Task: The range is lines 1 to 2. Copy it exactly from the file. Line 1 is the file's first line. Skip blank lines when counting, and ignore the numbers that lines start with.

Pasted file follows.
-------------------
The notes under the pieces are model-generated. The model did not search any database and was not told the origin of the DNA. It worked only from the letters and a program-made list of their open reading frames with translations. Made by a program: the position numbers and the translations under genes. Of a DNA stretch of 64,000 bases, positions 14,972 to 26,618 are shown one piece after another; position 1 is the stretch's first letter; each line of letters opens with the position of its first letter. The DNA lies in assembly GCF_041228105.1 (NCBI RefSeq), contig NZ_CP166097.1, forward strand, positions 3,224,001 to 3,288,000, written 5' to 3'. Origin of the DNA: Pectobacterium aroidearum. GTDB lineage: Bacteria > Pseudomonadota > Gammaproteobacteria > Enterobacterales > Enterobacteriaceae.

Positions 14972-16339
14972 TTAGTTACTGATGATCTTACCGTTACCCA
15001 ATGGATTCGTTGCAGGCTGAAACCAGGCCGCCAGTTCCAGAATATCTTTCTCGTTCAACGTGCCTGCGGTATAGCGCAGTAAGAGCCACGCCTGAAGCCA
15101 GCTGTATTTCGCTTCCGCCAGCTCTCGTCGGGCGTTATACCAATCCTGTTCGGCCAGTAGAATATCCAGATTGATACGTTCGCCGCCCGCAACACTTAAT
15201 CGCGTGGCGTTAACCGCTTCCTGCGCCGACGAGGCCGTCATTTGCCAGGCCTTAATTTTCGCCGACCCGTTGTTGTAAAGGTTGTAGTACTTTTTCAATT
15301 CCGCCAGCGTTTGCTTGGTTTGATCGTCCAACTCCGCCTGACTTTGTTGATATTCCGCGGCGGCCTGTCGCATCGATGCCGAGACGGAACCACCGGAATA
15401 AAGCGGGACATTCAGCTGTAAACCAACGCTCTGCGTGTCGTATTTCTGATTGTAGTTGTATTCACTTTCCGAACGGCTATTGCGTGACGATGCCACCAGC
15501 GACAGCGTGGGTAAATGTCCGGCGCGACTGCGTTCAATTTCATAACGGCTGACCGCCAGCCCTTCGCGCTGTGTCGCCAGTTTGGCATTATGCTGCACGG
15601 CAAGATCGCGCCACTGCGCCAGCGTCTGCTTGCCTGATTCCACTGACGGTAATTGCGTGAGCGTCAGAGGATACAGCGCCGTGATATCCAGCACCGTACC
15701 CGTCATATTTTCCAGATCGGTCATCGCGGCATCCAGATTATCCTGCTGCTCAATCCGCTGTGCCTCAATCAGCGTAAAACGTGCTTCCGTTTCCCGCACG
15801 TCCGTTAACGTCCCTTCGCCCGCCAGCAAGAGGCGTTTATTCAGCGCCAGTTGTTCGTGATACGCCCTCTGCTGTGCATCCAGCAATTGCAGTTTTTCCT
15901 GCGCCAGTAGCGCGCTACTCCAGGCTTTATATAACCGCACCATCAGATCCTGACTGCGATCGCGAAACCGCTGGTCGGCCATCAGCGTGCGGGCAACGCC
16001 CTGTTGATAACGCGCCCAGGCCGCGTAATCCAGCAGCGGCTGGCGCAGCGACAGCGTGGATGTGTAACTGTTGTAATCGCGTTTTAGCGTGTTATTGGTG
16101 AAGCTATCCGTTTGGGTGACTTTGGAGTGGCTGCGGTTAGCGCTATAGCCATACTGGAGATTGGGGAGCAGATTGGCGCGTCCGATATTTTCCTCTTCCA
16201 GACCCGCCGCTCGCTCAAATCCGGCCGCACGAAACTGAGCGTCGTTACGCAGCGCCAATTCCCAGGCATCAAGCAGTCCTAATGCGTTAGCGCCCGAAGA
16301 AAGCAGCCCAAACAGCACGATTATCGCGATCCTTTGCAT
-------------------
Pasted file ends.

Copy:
The notes under the pieces are model-generated. The model did not search any database and was not told the origin of the DNA. It worked only from the letters and a program-made list of their open reading frames with translations. Made by a program: the position numbers and the translations under genes. Of a DNA stretch of 64,000 bases, positions 14,972 to 26,618 are shown one piece after another; position 1 is the stretch's first letter; each line of letters opens with the position of its first letter. The DNA lies in assembly GCF_041228105.1 (NCBI RefSeq), contig NZ_CP166097.1, forward strand, positions 3,224,001 to 3,288,000, written 5' to 3'. Origin of the DNA: Pectobacterium aroidearum. GTDB lineage: Bacteria > Pseudomonadota > Gammaproteobacteria > Enterobacterales > Enterobacteriaceae.

Positions 14972-16339